Phoenician naval history begins in about the fourteenth century BC, and they came to be so famous that Solomon asked king Hiram of Tyre to send him carpenters to build a Red Sea fleet, together with sailors to lead this fleet to the land of Ophir (Old Testament, Kings I, 9.26).

     The geographical location of Ophir is described in exactly the same way as the Land of Punt. Both countries lie ‘far away, to the south-east'; the ships set sail from a port on the Red Sea and the round voyage lasts three years in both cases. The goods brought from Ophir are more or less the same as those the Egyptians brought from Punt and their other ports of call: gold, precious woods, incense, spices, slaves etc. (Avezac – Macaya Marie Armand Pascal d': Memoire de le pays d'Ophir où les flotes de Salomón aillent chercher l'or, in l'Académie des Inscriptions et Belles Lettres 30, Paris, 1864; Richard Hennig: Terrae Incognitae, Vol 4, Leiden, Brill, 1950).

     We shall follow the Phoenicians with the help of Paul Gallez (La Cola del Dragón, p 150 onwards). He says that as Solomon was the pharaoh's son-in-law, it was only natural that his wife should have obtained sufficient information from her father to organise an expedition to the Land of Punt or a neighbouring country. In any case, it was the Phoenicians who made up the crews of the Egyptian fleets and were in charge of the running of the ships, before they took on the same role in Solomon's fleet. The Phoenicians, even more than their Egyptian or Hebrew bosses, were perfectly aware of the benefits of sailing to the Far East and so it was only natural that they would want to undertake their own trading expeditions.

     It might be asked how their fleets would have had access to the Red Sea and the Indian Ocean when their country only occupied a tiny stretch of the Mediterranean coasts. There are several possible answers, says Gallez. The Phoenicians originated from the Persian Gulf, from where they travelled to modern-day Lebanon. Their first expeditions could have taken place from the Persian Gulf, prior to this migration. In the sixth century, Phoenicia was incorporated into Cyrus's Persia, and the Phoenicians were once again able to sail from the Persian Gulf in fleets that were officially Persian, but in actual fact Phoenician. For more than a thousand years, and under several different flags, the Phoenician fleets sailed across the Mediterranean, the Atlantic, the Red Sea and the Indian Ocean. Their sailors could well have left Phoenician inscriptions in the countries they visited, even when they were sailing under the orders of a non- Phoenician ruler (Lienhardt Delekat: Phönizier in Amerika, Bonn 1960).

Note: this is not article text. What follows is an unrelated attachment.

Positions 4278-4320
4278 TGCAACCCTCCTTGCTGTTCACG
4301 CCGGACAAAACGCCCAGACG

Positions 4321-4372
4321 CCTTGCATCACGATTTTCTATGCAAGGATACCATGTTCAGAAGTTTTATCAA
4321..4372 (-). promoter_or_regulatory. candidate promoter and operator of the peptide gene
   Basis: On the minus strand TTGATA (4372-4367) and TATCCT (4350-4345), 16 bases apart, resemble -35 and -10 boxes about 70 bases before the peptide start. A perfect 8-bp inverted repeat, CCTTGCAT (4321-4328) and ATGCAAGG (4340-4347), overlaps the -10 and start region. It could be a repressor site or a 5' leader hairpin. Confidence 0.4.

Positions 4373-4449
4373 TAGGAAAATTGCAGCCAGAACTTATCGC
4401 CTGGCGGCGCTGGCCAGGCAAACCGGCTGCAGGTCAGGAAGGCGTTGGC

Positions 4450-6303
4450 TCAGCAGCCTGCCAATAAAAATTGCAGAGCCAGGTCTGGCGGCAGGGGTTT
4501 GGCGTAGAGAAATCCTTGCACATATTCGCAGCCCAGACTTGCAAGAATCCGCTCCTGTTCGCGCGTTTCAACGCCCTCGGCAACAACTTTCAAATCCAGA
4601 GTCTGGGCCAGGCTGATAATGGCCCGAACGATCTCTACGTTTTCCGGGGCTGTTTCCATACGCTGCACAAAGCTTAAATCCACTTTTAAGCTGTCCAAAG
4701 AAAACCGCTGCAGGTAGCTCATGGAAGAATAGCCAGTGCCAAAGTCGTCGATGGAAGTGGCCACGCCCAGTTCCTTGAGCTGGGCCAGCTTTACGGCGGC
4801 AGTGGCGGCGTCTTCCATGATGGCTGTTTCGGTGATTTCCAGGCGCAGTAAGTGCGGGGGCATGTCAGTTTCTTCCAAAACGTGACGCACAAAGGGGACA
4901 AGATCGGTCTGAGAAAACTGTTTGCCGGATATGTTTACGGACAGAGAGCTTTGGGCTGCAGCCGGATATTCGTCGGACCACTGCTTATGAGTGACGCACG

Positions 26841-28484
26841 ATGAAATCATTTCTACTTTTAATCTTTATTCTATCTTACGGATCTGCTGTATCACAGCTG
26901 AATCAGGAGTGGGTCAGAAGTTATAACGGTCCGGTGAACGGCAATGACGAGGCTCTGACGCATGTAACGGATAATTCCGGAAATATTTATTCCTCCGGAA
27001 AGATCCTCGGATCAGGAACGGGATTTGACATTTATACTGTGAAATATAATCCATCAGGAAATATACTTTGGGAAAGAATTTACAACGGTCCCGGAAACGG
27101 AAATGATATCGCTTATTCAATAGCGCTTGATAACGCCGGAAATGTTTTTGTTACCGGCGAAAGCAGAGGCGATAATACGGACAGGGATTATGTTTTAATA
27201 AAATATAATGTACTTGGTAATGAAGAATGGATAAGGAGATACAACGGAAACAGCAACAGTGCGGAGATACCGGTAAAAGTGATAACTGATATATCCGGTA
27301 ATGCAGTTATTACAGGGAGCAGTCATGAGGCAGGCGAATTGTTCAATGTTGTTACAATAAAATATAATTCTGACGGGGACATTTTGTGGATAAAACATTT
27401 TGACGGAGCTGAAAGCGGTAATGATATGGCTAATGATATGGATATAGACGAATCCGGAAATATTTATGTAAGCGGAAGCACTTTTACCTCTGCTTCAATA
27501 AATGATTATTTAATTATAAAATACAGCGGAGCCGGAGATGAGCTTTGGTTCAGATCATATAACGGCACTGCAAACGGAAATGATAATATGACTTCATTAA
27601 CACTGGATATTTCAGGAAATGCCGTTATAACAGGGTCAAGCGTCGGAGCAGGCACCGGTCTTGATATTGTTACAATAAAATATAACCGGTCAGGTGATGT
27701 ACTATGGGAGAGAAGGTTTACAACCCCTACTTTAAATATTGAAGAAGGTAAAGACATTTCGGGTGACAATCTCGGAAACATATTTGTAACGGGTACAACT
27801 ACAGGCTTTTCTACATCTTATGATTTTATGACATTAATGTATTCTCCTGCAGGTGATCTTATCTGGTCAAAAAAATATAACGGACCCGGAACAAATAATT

What leads us to this Phoenician theory is a series of remains thought to be Phoenician in several South American countries.

     Dick Edgar Ibarra Grasso has identified two Phoenician ships on the centre slabs of the temple of Sechim, in the Casma Valley, on the coast of Peru (La Representación de América en mapas romanos de tiempos de Cristo, Buenos Aires, 1970, pages 175-177). These ruins are generally considered to be some three thousand years old. Other monoliths in the area show a large ocean-going craft and a sextant (Julio C. Tello: Arqueología del valle de Casma, Lima 1956).

     Even more extraordinary are the discoveries made by Bernardo Silva Ramos. This author, president of the Manaus Geographical Institute, spent over twenty years in the Amazon rainforest, searching for, photographing and copying 2,800 stone inscriptions, identifying the majority of them as Phoenician and others as Greek (Bernardo de Azevedo da Silva Ramos; Inscriçôes e tradiçôes da América pre-histórica, especialmente do Brasil, Rio de Janeiro, Imprenta Nacional, 1930).